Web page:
How the Rules Work for You

Retirement doesn’t have the same meaning for everyone. Some people plan to retire and never work again. Some people plan for second careers in occupations that wouldn’t have adequately supported their families, but they do the work for pure enjoyment. Some people, whether by design or desire, choose to work part-time or seasonally to supplement their retirement income.

Retirees (or survivors) who choose to receive Social Security benefits before they reach full retirement age (FRA) and continue to work have an earnings limit. In 2017, the annual earnings limit was $16,920 for those under FRA the entire calendar year. In 2018, it is $17,040. If you earn over the limit, we deduct $1 from your Social Security monthly benefit payment for every $2 you earn above the annual limit. 

In the calendar year you reach FRA, which you can check out on our website, you have a higher earnings limit. Additionally, we will only count earnings for the months prior to FRA. In 2017, the limit was $44,880. In 2018, it is $45,360. In the year of FRA attainment, Social Security deducts $1 in benefits for every $3 you earn above the limit.

There is a special rule that usually only applies in your first year of receiving retirement benefits. If you earn more than the annual earnings limit, you may still receive a full Social Security payment for each month you earn less than a monthly limit. In 2018, the monthly limit is $1,420 for those who are below FRA the entire calendar year. The 2018 monthly limit increases to $3,780 in the year of FRA attainment.

Once you reach FRA, you no longer have an earnings limit, and we may recalculate your benefit to credit you for any months we withheld your benefits due to excess earnings. This is because your monthly benefit amount is calculated based on a reduction for each month you receive it before your FRA. So, if you originally filed for benefits 12 months before your FRA, but earned over the limit and had two months of Social Security benefits withheld, we will adjust your ongoing monthly benefit amount to reflect that you received 10 months of benefits before your FRA, and not 12.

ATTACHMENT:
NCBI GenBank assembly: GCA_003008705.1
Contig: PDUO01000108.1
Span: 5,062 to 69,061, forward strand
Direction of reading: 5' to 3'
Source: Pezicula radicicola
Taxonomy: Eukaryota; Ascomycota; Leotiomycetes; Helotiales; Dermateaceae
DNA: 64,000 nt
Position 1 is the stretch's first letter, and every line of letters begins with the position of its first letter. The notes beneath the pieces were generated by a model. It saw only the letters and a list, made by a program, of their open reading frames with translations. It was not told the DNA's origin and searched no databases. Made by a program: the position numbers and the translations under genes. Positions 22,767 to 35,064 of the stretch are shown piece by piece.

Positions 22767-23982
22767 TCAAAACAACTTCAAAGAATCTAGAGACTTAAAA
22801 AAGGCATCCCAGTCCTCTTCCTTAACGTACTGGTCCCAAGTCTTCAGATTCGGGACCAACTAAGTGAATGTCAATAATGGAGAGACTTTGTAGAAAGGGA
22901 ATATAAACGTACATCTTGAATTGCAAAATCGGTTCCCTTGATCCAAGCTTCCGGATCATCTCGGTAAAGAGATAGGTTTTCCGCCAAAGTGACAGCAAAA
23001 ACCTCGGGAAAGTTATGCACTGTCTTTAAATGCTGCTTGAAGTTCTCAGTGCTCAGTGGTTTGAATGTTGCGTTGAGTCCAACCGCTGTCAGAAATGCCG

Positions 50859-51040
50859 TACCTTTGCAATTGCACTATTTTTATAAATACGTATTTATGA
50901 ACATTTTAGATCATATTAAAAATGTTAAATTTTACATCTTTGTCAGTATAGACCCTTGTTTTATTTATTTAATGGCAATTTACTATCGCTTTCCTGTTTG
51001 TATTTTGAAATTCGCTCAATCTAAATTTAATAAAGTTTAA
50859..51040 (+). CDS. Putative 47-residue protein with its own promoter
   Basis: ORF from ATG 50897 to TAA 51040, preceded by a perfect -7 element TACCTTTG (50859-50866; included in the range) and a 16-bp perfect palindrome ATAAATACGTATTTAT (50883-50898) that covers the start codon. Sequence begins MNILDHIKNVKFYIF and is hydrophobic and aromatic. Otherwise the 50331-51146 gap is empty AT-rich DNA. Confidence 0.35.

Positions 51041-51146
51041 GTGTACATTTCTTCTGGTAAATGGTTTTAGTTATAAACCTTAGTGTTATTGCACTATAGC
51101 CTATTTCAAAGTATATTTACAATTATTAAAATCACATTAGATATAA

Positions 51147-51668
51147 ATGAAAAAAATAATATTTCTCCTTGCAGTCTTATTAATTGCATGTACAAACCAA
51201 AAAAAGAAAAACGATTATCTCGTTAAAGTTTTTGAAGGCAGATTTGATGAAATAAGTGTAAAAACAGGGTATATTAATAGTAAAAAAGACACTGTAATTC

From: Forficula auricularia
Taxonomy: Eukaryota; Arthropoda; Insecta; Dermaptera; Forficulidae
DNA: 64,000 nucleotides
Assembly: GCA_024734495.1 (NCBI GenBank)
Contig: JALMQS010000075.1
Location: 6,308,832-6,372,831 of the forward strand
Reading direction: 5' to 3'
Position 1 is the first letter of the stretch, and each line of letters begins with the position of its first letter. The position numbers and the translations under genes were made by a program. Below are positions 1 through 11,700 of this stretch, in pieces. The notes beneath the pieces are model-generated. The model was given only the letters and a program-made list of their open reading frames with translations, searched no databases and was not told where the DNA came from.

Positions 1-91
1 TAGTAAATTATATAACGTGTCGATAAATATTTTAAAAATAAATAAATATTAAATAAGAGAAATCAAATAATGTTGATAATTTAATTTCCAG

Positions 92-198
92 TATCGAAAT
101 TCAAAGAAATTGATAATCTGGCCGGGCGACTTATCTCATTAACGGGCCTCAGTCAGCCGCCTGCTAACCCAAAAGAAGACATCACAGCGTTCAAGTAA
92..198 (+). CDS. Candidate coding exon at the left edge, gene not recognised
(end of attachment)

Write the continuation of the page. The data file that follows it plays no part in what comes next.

Most people understand that if they work while receiving benefits before FRA, their benefit may be reduced. What most people do not consider in their retirement planning is that we recalculate your Social Security monthly benefit at FRA to credit you for Social Security benefit payments withheld due to earnings over the limit. Explaining the earnings limit is another way that Social Security helps secure your today and tomorrow. Understanding both the earnings limit and the possible recalculation of your ongoing Social Security benefits will provide an additional perspective on retirement for you to consider.


232 thoughts on “How the Rules Work for You

  1. is there a certain amount you can make in the year you retire from working before your retirement benefits start

  2. I am 62 and recently applied for social security benefits. My job at a golf course is of a seasonal nature, some months, I only work 12 hours per week, but during the summer it may be 30 or more hours per week. How does Social security adjust for that? I predict that My total earnings per year should not exceed the allowed limits.

  3. I am a little confused about things’ work. I am a divorced woman and was told I can receive benefits from my ex. Do I have to be 62 or older to receive my ex’s social security benefits? He retired early this year at the age of 60. I was wondering since I am younger age 50 do I need to wait until I reach 62 to receive benefits from him?

  4. I retired from working June 19,2020 and starting receiving social security i I need to notifying the social security office of the date of retirement as my income will change.
    Thank you

    • Hi Donna, thanks for using our blog. Any change that can affect your payment amount should be reported. You can call us at 1-800-772-1213 for assistance or you can contact your local Social Security office. Please look for the general inquiry telephone number at the Social Security Office Locator. The number may appear under Show Additional Office Information. Please be aware that our call wait times are longer than normal. We hope this information helps.

  5. Does somenone who wishes to receive the maximum social security benefit at age 70 need to wait until their 70th birthday, or is their benefit based on the calander year in which they turn 70?

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